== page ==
I haven't figured out yet how to correctly deal with encodings in the stringifier code, so non-ASCII characters might not work as expected.

To verify local installation, change into /www/twiki/kinosearch/bin (this is where my TWiki installation is, YMMV) and run the extractor on a test file:

  ./ks_test stringify foobla.docx

And in a final step, enable index generation for Office documents by adding .docx, .pptx and .xlsx to the Main.TWikiPreferences topic:

   * KinoSearch settings
      * Set KINOSEARCHINDEXEXTENSIONS = .pdf, .xml, .html, .doc, .xls, .ppt, .docx, .pptx, .xlsx


I'd rather take it nice and slow - disabling 3D acceleration in CoCreate Modeling (15 Jul 2009)

So the graphics driver for your graphics card seems to be really buggy, and you cannot get it work at all with CoCreate Modeling. What can you do?

First, check the latest driver versions provided by the graphics card vendor. If you already have the latest version, try a version which was previously certified either by PTC/CoCreate or one of the other large CAD vendors. Also, remember to switch the graphics driver into "CoCreate Modeling" mode if the driver has such an option.

If the problem persists, and the graphics card is supported by PTC, contact PTC for help. They will work with the graphics card vendor to fix the problem. If the card is unsupported, contact the graphics card vendor directly.

But if all this fails, or if you want to take a quick stab at the problem, you can also have CoCreate Modeling ask the graphics driver to turn off hardware acceleration for 3D graphics. This will often bypass the buggy parts in the graphics driver, and the problem will go away. Things will also slow down, of course, i.e. 3D viewing operations won't be as snappy as before. On most systems, however, you will still be able to work with small to medium assemblies just fine.

All you need to do to disable hardware acceleration in CoCreate Modeling is set an environment variable called SDPIXELFORMAT, and give it a value of SOFTWARE. To set the environment variable, use the System Control Panel.

System control panel

Click sequence in Windows XP:

  • Start/Control Panel
  • Run System control panel
  • Select the Advanced tab
  • Click "Environment Variables".

Click sequence in Vista:

  • Start/Control Panel
  • Click System and Maintenance, then System
  • Click Advanced System Settings; this may pop up a user-access control dialog which you need to confirm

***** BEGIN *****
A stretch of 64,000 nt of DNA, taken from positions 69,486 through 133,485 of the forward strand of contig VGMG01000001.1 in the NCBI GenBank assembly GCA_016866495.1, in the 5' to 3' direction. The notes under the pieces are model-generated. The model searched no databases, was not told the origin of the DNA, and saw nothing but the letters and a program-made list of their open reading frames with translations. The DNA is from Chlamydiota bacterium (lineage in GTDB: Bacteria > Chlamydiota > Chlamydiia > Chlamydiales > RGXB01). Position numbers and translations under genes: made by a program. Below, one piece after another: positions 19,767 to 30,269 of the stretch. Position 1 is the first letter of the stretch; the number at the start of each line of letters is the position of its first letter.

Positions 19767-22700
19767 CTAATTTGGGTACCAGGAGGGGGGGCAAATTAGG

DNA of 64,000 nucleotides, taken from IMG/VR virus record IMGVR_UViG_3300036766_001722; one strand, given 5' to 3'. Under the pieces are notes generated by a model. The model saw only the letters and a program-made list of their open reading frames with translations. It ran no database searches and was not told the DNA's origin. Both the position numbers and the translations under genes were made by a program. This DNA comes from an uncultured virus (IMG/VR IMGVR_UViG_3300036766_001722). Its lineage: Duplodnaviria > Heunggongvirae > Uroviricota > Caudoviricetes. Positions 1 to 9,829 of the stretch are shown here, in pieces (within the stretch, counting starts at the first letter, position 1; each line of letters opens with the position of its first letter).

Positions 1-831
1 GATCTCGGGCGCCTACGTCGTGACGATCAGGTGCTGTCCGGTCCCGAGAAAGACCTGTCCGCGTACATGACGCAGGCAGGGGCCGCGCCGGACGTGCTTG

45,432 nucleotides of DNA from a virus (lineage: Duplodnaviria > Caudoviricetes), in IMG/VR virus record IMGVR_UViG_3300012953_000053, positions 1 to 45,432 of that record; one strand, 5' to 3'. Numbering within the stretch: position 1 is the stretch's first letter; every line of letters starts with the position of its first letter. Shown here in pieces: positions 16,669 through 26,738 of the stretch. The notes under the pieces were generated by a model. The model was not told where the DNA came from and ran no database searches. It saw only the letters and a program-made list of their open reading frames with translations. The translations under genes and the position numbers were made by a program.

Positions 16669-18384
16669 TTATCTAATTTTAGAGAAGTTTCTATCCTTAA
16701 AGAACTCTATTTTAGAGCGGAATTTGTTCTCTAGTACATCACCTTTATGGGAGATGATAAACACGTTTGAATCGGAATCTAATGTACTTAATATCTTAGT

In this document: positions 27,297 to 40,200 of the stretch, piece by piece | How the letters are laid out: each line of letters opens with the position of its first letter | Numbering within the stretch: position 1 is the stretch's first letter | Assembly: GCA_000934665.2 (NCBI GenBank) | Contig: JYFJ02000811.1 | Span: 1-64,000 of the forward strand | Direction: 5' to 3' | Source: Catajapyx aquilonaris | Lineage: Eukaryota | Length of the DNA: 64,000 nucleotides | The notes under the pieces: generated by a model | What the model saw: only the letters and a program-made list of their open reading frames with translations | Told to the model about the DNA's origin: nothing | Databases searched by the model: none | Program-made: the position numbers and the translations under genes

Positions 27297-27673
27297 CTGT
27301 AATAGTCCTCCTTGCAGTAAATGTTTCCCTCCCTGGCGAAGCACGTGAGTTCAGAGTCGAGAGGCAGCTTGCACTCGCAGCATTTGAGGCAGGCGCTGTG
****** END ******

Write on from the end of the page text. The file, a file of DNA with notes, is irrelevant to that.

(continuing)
• Click Environment Variables

Now create a new environment variable SDPIXELFORMAT and set the value to SOFTWARE.


Java-Forum Stuttgart (06 Jul 2009)

At this year's Java forum in Stuttgart, I was one of 1100 geeks who divulged in Suebian Brezeln and presentations on all things Java.

After a presentation on Scala, I passed by a couple of flipcharts which were set aside for birds-of-a-feather (BoF) sessions. On a whim, I grabbed a free flipchart and scribbled one word: Clojure. In the official program, there was no presentation covering Clojure, but I thought it'd be nice to meet a few people who, like me, are interested in learning this new language and its concepts!

Since I had suggested the topic, I became the designated moderator for this session. It turned out that most attendees didn't really know all that much about Clojure or Lisp - and so I gravitated, a bit unwillingly at first, into presentation mode. Boy, was I glad that right before the session, I had refreshed the little Clojure-fu I have by reading an article or two.

In fact, some of the folks who showed up had assumed the session was on closures (the programming concept) rather than Clojure, the language big grin But the remaining few of us still had a spirited discussion, covering topics such as dynamic versus static typing, various Clojure language elements, Clojure's Lisp heritage, programmimg for concurrency, web frameworks, Ruby on Rails, and OO databases.

To those who stopped by, thanks a lot for this discussion and for your interest. And to the developer from Bremen whose name I forgot (sorry): As we suspected, there is indeed an alternative syntax for creating Java objects in Clojure.

  (.show (new javax.swing.JFrame)) ;; probably more readable for Java programmers

  (.show (javax.swing.JFrame.)) ;; Clojure shorthand


Common Lisp in CoCreate Modeling (20 Jun 2009)

ELS2009logo.gif

This year's European Lisp Symposium in Milan had several slots in the programme for lightning talks - short, high-adrenaline, sometimes impromptu presentations about all things Lisp.

I loved the format because of the wide variety of topics presented. Also, this gave me the unique chance to present to this audience of hardcore Lisp geeks how we are using Common Lisp in our flagship 3D CAD product, CoCreate Modeling. Since I only had a few minutes, all I could do was skim over a few topics, but that's still better than a poke in the eye with C# big grin

Not many in the audience had heard about our project yet, so there were quite a few questions after the presentation. Over all those years, we had lost touch with the Lisp community a bit - so reconnecting to the CL matrix felt just great.

slide.png

Click on the image to view the presentation. The presentation mentions LOC (lines of code) data; those include test code.

Previous posts on the European Lisp Symposium:


head replacement on Windows (16 Jun 2009)